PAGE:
Yesterday morning began with a tropical downpour that is just as out of character for the PNW as this summer's 90 degree temperatures. A few days ago the driveway was suddenly littered with crunchy yellow alder leaves. It has hit me hard that summer is coming to an end. For us, it also means that our local Wooden Boat Festival, (the 40th!) is upon us. We will be there! September 9, 10, & 11.
We are pleased to announce that two, customer built PT Skiffs to be at the festival this year!
Mojo at the Wooden Boat Festival
Immediately prior to festival, we will be in Deer Harbor (Wooden Boat Rendezvous), and just as promptly after festival, we will set sail northward, incommunicado, for 2 weeks.
We try to go sailing every year after festival and this year is special as it will be our first trip in our 'new' boat. We have yet to give it a name and perhaps this first real sail on her will help us decide on a name from our list, many suggested by friends.
If you are curious about our odd but inspired cruising boat, a G-32, the original promo videos can be seen HERE, and Russell's refit blog HERE.
We will have the PT 11 with us as we travel up to Desolation Sound and back. During that 2 weeks we will aim to get new video, recharge our creative and productive energy banks and be on full power for our busier Biz season; Fall through Spring. Hence, we will be a little difficult to reach by phone and a little slow to respond to emails for the rest of September, but please write and leave messages anyway! We will get back to you and new production favors the early birds. There is also the quick deposit button if you are ready to secure your place in line for kits while we are away.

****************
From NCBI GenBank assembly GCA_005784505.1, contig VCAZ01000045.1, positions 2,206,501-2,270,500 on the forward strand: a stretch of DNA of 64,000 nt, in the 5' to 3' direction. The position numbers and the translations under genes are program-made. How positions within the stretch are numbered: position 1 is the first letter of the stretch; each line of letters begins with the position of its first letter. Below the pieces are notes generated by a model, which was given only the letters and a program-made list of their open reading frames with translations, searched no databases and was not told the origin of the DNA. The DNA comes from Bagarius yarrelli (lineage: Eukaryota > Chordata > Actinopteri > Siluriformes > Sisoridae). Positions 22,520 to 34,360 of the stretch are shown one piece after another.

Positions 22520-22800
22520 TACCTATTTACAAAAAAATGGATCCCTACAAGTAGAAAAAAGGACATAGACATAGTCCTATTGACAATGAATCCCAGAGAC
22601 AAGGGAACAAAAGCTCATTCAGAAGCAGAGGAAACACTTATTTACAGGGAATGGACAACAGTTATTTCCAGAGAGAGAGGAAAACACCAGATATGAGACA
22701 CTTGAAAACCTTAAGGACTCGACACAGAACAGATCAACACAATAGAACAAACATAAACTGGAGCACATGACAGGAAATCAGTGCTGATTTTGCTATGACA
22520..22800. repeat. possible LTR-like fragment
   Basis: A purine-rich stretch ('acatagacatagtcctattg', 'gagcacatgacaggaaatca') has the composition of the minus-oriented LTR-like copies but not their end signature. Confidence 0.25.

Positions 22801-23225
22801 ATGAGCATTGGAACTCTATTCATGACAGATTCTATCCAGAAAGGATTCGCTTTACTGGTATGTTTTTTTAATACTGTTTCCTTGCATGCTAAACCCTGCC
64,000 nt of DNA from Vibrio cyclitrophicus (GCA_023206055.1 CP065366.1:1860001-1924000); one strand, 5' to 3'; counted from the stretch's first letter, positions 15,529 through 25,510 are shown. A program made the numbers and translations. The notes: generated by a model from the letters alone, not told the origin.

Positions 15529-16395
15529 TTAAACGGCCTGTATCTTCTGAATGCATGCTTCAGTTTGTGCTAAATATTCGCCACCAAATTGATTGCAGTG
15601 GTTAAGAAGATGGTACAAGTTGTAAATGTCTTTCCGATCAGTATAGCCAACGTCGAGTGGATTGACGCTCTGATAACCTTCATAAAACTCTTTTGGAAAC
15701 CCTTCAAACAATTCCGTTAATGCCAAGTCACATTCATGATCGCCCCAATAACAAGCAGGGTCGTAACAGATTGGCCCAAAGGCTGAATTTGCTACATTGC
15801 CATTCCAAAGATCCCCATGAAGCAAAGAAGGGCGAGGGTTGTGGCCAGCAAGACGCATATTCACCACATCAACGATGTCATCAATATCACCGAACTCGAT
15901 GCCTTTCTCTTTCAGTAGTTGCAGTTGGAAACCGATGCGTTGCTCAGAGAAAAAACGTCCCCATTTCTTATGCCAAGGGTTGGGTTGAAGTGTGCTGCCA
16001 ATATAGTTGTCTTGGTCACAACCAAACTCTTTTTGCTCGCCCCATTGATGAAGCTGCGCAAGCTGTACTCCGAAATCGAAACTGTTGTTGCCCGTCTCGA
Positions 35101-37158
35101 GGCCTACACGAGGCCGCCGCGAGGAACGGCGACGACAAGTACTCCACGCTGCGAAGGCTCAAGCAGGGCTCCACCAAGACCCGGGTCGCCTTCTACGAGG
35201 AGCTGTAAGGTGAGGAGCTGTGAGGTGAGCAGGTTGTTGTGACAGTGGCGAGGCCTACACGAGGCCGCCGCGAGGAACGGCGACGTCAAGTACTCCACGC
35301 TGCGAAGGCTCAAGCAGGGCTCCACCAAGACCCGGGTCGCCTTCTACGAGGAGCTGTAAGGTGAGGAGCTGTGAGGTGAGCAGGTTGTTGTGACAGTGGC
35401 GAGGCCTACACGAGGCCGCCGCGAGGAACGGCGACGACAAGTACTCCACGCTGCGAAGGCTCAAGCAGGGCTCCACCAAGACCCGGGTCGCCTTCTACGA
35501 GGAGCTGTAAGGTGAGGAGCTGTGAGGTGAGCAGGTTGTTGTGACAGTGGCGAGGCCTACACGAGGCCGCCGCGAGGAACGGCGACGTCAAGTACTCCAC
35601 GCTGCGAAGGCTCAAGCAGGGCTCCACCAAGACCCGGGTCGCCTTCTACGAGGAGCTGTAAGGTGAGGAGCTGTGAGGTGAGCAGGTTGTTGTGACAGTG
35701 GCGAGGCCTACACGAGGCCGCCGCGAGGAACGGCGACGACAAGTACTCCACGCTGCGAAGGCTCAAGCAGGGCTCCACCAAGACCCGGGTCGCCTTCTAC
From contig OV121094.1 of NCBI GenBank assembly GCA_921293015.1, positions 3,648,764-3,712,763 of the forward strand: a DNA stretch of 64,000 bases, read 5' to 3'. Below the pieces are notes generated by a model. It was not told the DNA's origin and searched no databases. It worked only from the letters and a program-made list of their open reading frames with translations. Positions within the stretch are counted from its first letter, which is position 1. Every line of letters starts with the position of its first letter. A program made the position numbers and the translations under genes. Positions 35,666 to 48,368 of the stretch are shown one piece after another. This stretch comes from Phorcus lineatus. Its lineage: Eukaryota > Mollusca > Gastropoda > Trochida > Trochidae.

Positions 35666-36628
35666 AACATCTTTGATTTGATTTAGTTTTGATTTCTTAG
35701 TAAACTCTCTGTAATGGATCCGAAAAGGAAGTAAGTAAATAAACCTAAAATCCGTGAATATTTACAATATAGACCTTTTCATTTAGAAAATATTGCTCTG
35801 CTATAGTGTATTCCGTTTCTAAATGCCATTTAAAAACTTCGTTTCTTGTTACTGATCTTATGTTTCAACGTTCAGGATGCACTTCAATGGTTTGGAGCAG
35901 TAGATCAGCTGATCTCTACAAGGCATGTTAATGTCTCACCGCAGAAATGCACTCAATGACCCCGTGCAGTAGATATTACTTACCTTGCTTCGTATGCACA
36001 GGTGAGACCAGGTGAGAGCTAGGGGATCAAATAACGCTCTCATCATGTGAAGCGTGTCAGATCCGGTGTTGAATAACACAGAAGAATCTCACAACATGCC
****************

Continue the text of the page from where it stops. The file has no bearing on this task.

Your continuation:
While I am at it, I want to share a couple of pictures of some dinghy fun from this summer. It is exciting for me to realize that quite a few PT 11's and PT Spears have been completed locally and regionally (with many more on the way!). We had our first 'mini regatta' of friends at Watmough Bay this summer and look forward to having more PT 11 'meets' in the future.I also have this vision of a Wooden Boat Festival here, perhaps the 41st next year, where-in a veritable fleet of PT 11's and Spears fills the foreground of the sail-by on Sunday afternoon, escorted of course, by several PT Skiffs.... my how our family is growing. Mark it on your calendars if you think you can make it. 😉 AEB
Since we first started selling kits for the PT 11 we have been continually updating the kit, building process, and the boat to make it better. It's in our nature to do this and it means the boats get stronger, lighter, easier to build, perform better, etc.
A good while back, through friends in the high tech world, we developed a connection with a company called Innovative Composite Engineering, a renown carbon tube company in Washington state. They now make our lightweight booms for the sailing rigs.